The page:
Writings / Poetry

Lola Shoneyin


He tells me he wants to eat me,
tear at my tendons, gnaw at my flesh
part muscle, lap up blood,
nibble at the hardened tips,
dribble over the softened bits,
swallow me hole
by hole and pick his teeth
with my small, succulent bones.

Look, I tell him,
I’m not a seasoned chicken breast
or mutton minced to munch
And anyway, you know
I’m having someone else for lunch.

He doesn’t give a shit.
He parts his lips and licks them
again and again and again.


I have become a vagrant poem,
a cautionary tale,
an old story, an open book.

My belly opens and pages fly from it
Words fall to feet, letters flood the floor
Questions mark my steps
and like Sylvia, I straddle stops
and stumble.

Who will put me back together again?
What will bind me and bring me to a close?

The Head Story

We wait for the boarding school coach.
My son puts his forehead next
to mine. And says how great it would have been
if he’d grown out of my head.

The coach sighs to a halt.
I touch my head to his and tell him he did.
I tell him how before he was born,
he was no bigger than a blackhead.

He loads his bags into mouth of the coach.
I tell him how I grew him in a small sack.
How he swayed each time I turned my head
how I had to steady him with my palm.

He walks down the aisle and sits by the window.
I tell him how I held my breath
when he burst from his sack,
how he landed in my arms, like a promise.

The coach lights disappear.
I marvel at how nimbly he has eased
himself from my reach.
How firmly his feet stand his ground.

He will be gone for three weeks.
On his journey, he will think about my head story.
Then, with each passing hour, it will become
nothing more than a fleeting thought
a little thing in his head.

Like Split Reed

That night,
the waves wouldn’t return
to sea’s dark womb
but thrashed about
like insolent children,
playing with everything
in their paths.

That was the night we stood
together like split reed,
swaying in warm sand.
Lover’s born at noon
lost in the fruitfulness
of a mischievous moon

We stood bare-
footed on plastic chairs,
cheering on minstrels
who beat their guitars
and strummed their drums,
eyes lowered in homage to Trench Town.

O how they sang for us!
Spurred on by spinning feet on every seat,
they steered us down the aisle,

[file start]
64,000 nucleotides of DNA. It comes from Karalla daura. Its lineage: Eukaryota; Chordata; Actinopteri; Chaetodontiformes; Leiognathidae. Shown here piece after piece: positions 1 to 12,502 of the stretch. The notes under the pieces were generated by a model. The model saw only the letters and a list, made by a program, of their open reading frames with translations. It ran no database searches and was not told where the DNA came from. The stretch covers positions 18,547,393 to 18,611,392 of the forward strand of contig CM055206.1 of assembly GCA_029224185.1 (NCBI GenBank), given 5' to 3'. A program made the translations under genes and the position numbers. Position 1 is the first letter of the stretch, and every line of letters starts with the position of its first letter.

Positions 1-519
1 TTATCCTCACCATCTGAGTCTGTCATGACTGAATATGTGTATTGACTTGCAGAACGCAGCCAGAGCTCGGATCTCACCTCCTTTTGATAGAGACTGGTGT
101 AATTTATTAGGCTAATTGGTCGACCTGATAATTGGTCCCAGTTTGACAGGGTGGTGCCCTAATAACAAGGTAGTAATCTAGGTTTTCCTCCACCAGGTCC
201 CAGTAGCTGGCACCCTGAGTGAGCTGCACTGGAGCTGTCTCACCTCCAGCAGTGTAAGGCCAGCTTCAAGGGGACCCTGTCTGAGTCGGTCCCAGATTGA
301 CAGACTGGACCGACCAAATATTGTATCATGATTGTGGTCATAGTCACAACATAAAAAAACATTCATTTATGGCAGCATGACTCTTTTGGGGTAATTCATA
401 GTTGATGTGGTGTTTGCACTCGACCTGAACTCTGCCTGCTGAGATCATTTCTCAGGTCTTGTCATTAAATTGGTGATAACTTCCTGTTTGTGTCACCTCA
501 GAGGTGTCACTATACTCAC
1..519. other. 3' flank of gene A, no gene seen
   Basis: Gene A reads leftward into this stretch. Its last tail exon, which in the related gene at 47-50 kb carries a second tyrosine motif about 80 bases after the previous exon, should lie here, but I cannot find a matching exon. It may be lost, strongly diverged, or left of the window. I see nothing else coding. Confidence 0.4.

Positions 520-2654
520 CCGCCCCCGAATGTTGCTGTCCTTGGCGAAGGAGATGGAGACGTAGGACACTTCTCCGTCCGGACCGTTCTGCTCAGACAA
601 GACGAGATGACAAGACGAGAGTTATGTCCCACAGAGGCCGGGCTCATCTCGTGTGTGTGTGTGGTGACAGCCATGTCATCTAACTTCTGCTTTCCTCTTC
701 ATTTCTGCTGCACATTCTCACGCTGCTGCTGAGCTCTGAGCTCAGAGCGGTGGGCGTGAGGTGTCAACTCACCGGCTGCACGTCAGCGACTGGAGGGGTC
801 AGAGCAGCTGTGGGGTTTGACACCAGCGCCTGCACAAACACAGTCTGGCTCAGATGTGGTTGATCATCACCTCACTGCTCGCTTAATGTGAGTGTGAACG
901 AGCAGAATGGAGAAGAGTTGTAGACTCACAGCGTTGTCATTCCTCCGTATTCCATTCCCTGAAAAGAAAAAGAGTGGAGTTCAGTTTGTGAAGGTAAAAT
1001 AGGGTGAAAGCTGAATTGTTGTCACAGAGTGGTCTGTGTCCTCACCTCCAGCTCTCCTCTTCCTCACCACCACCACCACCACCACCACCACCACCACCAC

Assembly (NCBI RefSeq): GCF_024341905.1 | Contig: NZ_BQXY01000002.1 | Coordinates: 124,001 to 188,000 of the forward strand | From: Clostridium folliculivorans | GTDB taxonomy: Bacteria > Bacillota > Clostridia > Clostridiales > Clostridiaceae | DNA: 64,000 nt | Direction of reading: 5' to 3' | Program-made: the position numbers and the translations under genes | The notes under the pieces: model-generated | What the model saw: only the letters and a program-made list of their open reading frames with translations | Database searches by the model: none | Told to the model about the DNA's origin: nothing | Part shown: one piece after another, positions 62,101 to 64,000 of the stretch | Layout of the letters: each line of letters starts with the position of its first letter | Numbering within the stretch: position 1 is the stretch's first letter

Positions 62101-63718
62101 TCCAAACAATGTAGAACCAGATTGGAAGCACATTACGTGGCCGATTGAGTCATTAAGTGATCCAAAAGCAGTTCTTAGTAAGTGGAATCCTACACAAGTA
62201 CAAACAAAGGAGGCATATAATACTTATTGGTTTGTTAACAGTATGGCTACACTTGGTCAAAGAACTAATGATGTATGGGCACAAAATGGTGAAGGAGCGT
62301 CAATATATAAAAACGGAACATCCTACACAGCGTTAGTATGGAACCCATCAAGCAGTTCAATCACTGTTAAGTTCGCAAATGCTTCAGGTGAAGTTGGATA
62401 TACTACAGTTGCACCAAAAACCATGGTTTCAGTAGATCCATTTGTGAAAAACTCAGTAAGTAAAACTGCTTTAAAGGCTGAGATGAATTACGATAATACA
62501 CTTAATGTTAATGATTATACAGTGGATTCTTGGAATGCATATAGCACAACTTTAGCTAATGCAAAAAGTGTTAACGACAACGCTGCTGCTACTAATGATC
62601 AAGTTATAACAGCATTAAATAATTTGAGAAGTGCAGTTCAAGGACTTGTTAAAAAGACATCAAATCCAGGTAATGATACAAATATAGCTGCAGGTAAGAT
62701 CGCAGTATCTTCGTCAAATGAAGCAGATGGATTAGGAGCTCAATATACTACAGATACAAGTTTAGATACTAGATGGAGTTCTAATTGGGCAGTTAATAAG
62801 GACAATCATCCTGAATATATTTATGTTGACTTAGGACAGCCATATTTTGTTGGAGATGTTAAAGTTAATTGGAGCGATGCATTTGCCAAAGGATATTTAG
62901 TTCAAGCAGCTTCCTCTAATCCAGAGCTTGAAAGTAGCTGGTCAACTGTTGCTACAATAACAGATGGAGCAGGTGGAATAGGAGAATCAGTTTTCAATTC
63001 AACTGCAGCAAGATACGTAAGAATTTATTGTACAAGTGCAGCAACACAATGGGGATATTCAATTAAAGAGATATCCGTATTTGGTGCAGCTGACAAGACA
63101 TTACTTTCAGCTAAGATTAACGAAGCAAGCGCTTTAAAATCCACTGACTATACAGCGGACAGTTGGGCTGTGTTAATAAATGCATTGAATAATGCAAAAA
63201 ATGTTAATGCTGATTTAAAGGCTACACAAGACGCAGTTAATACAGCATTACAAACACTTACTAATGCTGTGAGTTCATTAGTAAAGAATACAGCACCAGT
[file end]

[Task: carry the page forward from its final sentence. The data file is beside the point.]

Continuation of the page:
towards every good omen
we were destined to meet.

Then we walked to the tip of Yemoja’s nose.
Her breath circled us
and swelled into a pale billow of smoke.
Was it she who blew us into that unlikely embrace?
Or did we plot the stirrings of our waists,
the quiet rustling of shuffled lace?

Bath Day

Strange how the morning
you spend a lifetime trying to forget
is the one you want most
to remember.

Stranger still,
how joy can be rinsed
from a moment set apart
for laughter,
leaving the memory frayed
like a threadbare rag.

Morning at the ward.
Women coo-calm infants
fresh from the womb.
Nurses, heavy of hip, roll round beds
with padded hands.
All morning the mantra: breast is best.
All morning they latch open mouth
to swollen breast.

I am in awe of the worm
I spewed that morning,
I watch it squirm
at the unrest of our world.
It jolts at every whimper,
jumps at every whine.
I wish I could swallow it,
save it from earthly rustlings.

By afternoon,
incessant cry and tear-glazed eye
tell me my august visitor
is a task master.
He who must be fed like a seed,
he whose bottom must be wiped,
whose suckling cuts my nipple
and makes me bleed.

Mid afternoon,
the bathroom is free
for me to wash away the shame of birth
‘Clean up for Daddy!’ a nurse teases.
That word rattles a silenced bell clapper.
My insides ring.
I kiss Augustus and bolt
the door behind me.

God! How the silence of the tiny room asserts itself.
The echoes flush me to the drain
but I stand firm. One and whole.
Then, quite unexpectedly,
pain seeps from every pore.
Yowl begets wail begets howl
for wounds that will never scab,
for the abscess of afterbirth.


Sleep is an unloving mother. For tonight,
like all those other nights, she has thrown me
from my cradle, shooed me from her side.
Take me back, I cry. Clasp me to your bosom!

At first, she is torn, beats iron with her fists.
Then, she remembers how to resist.
She buckles her windows and bolts her doors,
her children to her.
The hum of suckling deafens me.

This cream isn’t free, she says,
my sucking-on-demand thing is thoroughly underhand.
She has thrown me away to punish me,

3:17 is not a time for the innocent.
The winds weave through gravestones
and darkness plays with deathly shapes.

I am afraid of this still, present loneness,
the threatening silence, its finger-pointing.
I hold up a white page; I have my own ghosts too.

Deftly, I paint a portrait of water-colour mamas.
Odes and elegies fall from my quill, until
Anne rises in her six-foot manger, and sings to me.

About The Author


Lola Shoneyin has published two collections of poems: So All the Time I was Sitting on An Egg (1997) and Song of a Riverbird (2002). Her new collection, For the Love of Flight, will be published in 2010. Shoneyin also writes fiction. Her first novel, The Secret Lives of Baba Segi's Wives (HarperCollins) is due soon. She lives in the UK.

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